Upon initially telling my mother how I felt at age 9, she was very supportive but wanted to ensure that this was something that I really wanted. So she told me that she would love me regardless of my gender but I should further explore femininity until I was one hundred percent certain that becoming a man was what my heart truly desired; which I agreed to. I even graduated elementary school in a dress. But deep down inside, I still felt like I was going to grow up to be a brilliant man.

As time passed, it seemed harder and harder for me to break out of my shell and voice my true feelings once again, especially with the expectations of my teachers, educational assistants and my underlying fear of the school board’s by the book attitude. The summer before grade 11, I decided that enough was enough. I was through with playing a role I was literally and unfortunately born to play. I took off the mask of science and society’s expectations and revealed my true identity to the world. I knew going in that the journey would not be easy. I would encounter people who didn’t understand or refused to understand, I would learn to cut toxic people out of my life and overall I would grow to be more confident and stronger than I was already made to be. I vividly remember the first time I was gendered correctly by a sales woman at H&M; she escorted me to the male fitting room when my mind had been trained to enter the women’s. I was over the moon and realized that the world could see me the way I saw myself.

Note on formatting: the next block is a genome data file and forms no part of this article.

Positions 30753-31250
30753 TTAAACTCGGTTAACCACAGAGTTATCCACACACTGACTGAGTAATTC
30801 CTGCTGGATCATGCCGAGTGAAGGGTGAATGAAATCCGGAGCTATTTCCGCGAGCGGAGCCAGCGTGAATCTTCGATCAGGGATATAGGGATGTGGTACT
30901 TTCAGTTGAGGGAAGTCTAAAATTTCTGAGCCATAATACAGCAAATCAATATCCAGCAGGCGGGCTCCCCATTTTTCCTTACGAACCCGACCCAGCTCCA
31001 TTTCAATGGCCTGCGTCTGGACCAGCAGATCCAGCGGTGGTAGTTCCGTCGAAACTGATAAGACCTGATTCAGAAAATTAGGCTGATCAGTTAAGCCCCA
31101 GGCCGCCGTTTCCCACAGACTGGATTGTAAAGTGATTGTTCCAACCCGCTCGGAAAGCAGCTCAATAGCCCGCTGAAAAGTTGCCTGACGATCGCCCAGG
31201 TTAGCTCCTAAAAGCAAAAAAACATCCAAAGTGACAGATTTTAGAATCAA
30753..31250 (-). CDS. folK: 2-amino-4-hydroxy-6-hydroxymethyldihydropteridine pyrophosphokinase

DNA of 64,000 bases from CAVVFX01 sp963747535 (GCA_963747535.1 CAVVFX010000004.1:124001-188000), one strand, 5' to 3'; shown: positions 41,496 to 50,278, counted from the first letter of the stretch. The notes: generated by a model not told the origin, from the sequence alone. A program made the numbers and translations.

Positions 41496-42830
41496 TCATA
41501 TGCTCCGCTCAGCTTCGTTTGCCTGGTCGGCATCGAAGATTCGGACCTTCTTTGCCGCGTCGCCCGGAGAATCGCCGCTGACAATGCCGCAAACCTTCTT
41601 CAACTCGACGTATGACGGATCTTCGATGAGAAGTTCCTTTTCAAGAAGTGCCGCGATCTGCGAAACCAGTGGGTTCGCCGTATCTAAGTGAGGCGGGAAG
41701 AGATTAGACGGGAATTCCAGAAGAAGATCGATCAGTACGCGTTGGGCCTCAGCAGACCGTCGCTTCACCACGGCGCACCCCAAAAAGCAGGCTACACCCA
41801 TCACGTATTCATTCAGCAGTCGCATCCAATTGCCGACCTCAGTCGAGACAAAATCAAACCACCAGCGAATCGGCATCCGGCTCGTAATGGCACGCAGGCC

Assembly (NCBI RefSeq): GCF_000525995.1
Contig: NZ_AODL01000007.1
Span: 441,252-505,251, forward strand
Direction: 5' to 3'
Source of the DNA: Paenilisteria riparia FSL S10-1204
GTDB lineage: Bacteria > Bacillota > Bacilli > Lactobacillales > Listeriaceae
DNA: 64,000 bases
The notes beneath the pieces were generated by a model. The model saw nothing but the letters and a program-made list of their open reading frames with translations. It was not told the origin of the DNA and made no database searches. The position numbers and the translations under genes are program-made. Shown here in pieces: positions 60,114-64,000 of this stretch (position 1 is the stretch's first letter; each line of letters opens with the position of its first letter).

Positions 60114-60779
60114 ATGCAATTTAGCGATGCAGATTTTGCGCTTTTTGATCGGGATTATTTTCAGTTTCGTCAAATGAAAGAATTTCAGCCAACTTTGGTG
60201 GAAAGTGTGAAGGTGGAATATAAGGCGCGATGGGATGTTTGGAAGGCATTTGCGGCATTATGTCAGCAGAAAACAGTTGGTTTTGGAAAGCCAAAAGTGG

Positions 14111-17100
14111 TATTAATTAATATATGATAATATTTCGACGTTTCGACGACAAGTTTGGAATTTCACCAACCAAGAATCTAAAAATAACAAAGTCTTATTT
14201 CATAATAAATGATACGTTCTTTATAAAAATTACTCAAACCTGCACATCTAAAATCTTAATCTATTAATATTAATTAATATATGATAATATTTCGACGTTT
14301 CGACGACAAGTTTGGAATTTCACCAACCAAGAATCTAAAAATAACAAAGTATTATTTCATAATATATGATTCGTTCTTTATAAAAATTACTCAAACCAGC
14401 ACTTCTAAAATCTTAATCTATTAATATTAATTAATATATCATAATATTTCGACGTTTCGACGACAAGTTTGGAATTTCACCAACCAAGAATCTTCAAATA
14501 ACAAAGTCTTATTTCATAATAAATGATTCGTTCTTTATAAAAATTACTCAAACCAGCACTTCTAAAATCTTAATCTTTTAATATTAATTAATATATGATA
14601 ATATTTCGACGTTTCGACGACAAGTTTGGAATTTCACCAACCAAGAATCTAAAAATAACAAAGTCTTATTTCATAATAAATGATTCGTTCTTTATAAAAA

Coming out and finding the courage to be who I believed I was meant to be was the best thing that has ever happened to me. If I didn’t have a supportive family and some amazing staff in high school, I would have never met the amazing friends that I have at an LGBTQ+ support group that I attend every Tuesday.